Combining Jesus and Baseball, More Than 60% of MLB Franchises Hold Faith Events
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At least 18 of Major League Baseball's (MLB) 30 franchise teams (60 percent) will host "Faith Night" events during the 2023 season, according to Religion Unplugged.
Thousands of fans stick around for the worship events held immediately following the baseball game to enjoy performances by Christian musicians and hear the personal testimonies of baseball players.
A handful of other teams have also hosted such events in recent years.
The "He Gets Us" media campaign – which challenges viewers to look into Jesus – is sponsoring faith events hosted by the Atlanta Braves, Chicago White Sox, Miami Marlins, and St. Louis Cardinals. In addition, "He Gets Us" is also advertising at Rangers and Los Angeles Angels games, the outlet reported.
As CBN News has reported, the "He Gets Us" campaign was launched in 2022 to reach people via TV, radio, digital ads, billboards, and experiential platforms. With a $100 million budget, the goal has been to start conversations among a wide array of people.
In recent years, other teams have also hosted events targeting Catholics and Muslims.
MLB teams frequently use themed events to increase ticket sales. Promoters target sales pitches directly to church groups and Christian radio listeners, according to Religion Unplugged.
The Los Angeles Dodgers attracted both controversy and backlash earlier this summer when the team announced they would honor the Sisters of Perpetual Indulgence, a controversial drag group that dresses as nuns and mocks religious imagery like the crucifixion, during its Pride Night event on June 16.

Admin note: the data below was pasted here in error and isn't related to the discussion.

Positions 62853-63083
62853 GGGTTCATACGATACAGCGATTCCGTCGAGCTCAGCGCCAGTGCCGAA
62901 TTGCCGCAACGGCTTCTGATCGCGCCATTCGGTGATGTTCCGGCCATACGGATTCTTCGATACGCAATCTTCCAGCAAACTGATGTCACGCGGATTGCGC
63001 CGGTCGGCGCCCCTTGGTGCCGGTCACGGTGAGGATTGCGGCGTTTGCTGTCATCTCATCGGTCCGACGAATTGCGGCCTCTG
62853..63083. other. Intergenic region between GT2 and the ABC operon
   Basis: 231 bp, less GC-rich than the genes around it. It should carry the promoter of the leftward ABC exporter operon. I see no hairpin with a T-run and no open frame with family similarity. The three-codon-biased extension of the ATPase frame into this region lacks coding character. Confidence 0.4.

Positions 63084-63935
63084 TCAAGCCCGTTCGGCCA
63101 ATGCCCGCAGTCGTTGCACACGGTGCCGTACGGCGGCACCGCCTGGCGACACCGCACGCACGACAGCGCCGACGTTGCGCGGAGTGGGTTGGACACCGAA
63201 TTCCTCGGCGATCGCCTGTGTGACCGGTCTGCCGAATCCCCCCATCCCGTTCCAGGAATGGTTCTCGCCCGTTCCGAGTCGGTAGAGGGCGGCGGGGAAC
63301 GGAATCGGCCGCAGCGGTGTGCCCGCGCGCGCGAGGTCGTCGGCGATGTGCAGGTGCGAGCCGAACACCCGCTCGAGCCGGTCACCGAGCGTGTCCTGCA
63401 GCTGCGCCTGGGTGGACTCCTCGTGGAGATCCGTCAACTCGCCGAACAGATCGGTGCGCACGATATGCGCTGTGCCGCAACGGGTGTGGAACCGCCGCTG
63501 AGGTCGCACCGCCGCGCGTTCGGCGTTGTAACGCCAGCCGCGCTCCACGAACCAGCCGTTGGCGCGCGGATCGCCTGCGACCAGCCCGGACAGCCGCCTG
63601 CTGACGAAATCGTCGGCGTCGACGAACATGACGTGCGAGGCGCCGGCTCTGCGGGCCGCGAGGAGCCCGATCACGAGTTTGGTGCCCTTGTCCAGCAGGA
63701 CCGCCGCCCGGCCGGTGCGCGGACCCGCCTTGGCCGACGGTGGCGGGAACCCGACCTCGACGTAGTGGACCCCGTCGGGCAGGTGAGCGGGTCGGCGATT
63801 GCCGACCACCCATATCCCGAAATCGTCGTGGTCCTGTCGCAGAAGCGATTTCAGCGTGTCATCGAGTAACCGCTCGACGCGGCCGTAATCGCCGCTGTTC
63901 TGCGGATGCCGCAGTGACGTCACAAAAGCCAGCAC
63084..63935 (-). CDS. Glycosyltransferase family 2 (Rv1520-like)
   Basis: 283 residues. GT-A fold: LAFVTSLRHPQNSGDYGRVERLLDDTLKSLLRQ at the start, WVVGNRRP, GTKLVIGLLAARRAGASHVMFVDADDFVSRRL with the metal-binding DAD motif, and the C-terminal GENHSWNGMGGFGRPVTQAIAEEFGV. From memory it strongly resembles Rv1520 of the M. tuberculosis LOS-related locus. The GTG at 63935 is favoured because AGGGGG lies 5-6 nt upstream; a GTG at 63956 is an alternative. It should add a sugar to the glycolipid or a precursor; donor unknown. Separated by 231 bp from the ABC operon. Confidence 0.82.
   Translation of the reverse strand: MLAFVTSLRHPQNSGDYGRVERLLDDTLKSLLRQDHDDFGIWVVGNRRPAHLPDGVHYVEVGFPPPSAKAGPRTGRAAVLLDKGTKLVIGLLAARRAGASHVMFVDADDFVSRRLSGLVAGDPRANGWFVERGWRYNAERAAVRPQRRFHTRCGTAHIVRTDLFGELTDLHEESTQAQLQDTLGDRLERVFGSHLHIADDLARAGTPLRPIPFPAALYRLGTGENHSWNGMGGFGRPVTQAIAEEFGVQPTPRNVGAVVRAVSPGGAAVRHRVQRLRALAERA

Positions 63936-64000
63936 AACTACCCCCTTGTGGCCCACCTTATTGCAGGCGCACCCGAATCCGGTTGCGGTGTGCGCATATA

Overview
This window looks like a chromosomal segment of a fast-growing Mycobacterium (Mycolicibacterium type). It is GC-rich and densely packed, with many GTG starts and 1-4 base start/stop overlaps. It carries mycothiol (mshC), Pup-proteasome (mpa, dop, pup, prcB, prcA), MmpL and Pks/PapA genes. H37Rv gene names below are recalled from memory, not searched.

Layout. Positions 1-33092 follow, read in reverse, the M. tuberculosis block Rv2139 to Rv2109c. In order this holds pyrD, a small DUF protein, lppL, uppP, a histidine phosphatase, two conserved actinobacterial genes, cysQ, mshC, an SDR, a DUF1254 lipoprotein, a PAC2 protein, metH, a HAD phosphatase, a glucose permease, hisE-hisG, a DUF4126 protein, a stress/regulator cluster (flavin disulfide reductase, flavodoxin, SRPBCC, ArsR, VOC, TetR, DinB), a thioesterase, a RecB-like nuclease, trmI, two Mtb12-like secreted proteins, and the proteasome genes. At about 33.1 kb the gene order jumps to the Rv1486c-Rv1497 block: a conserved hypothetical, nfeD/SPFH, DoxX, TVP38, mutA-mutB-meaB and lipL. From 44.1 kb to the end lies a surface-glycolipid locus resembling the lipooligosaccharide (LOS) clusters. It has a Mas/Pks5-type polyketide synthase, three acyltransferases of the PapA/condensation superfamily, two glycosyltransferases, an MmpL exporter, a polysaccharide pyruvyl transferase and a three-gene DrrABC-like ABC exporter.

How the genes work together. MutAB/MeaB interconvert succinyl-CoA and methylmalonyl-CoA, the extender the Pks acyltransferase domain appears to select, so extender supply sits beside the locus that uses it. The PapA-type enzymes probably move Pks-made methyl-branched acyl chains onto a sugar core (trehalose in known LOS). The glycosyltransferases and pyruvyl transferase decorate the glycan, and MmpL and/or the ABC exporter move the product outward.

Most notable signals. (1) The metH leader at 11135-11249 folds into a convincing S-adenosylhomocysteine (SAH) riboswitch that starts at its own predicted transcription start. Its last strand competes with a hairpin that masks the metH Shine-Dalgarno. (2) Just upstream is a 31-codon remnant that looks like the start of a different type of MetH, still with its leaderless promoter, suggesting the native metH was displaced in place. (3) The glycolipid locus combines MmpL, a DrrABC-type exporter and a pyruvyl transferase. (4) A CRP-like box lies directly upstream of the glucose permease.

Only one MLB team, the Texas Rangers, does not sponsor an LGBT Pride night, Religion Unplugged reported.
As CBN News reported, the Dodgers' event led to the U.S. Conference of Catholic Bishops issuing an official statement denouncing the team's decision to honor the Sisters of Perpetual Indulgence (SPI) on the feast of the Sacred Heart, calling it "blasphemy."
Several MLB players also spoke out about the team's move. Dodgers pitcher Clayton Kershaw was among them; he told The Los Angeles Times he disagreed with the decision to honor the organization during the Pride Night game.
And, according to Kershaw, the Sisters of Perpetual Indulgence debacle expedited the decision to bring back another event: Christian Faith Day.
"I think we were always going to do Christian Faith Day this year, but I think the timing of our announcement was sped up," Kershaw told the outlet. "Picking a date and doing those different things was part of it as well. Yes, it was in response to the highlighting of the Sisters of Perpetual Indulgence."
Baseball and Faith Nights
Professional baseball's marketing to people of faith goes back at least 65 years.
Paul Putz, assistant director of Baylor University's Faith & Sports Institute, revealed teams like the Baltimore Orioles coordinated "Inter-Faith Night" in the 1950s, according to Religion Unplugged.
In a recent tweet, Putz wrote, "I was talking to a reporter today about the history of 'faith nights' in baseball and I had to bring up the 1950s version: Inter-Faith Nights. Started in Baltimore when they were a minor league team, then caught on in the majors when Cold War 'tri-faith America' rhetoric was hot."
Putz also included images of ticket stubs from Inter-Faith Nights and a newspaper article highlighting the event "to remind human beings that they belong to the brotherhood of man."
I was talking to a reporter today about the history of "faith nights" in baseball and I had to bring up the 1950s version: Inter-Faith Nights— Paul Putz (@p_emory) August 3, 2023
Started in Baltimore when they were a minor league team, then caught on in the majors when Cold War "tri-faith America" rhetoric was hot pic.twitter.com/0RdPKRRA9e
Thirty-three years later in 1991, Faith Nights with Christian music and player testimonials first began when a St. Louis Cardinals fan named Judy Boen organized the first Christian Family Day at the old Busch Stadium, according to Sports Spectrum.
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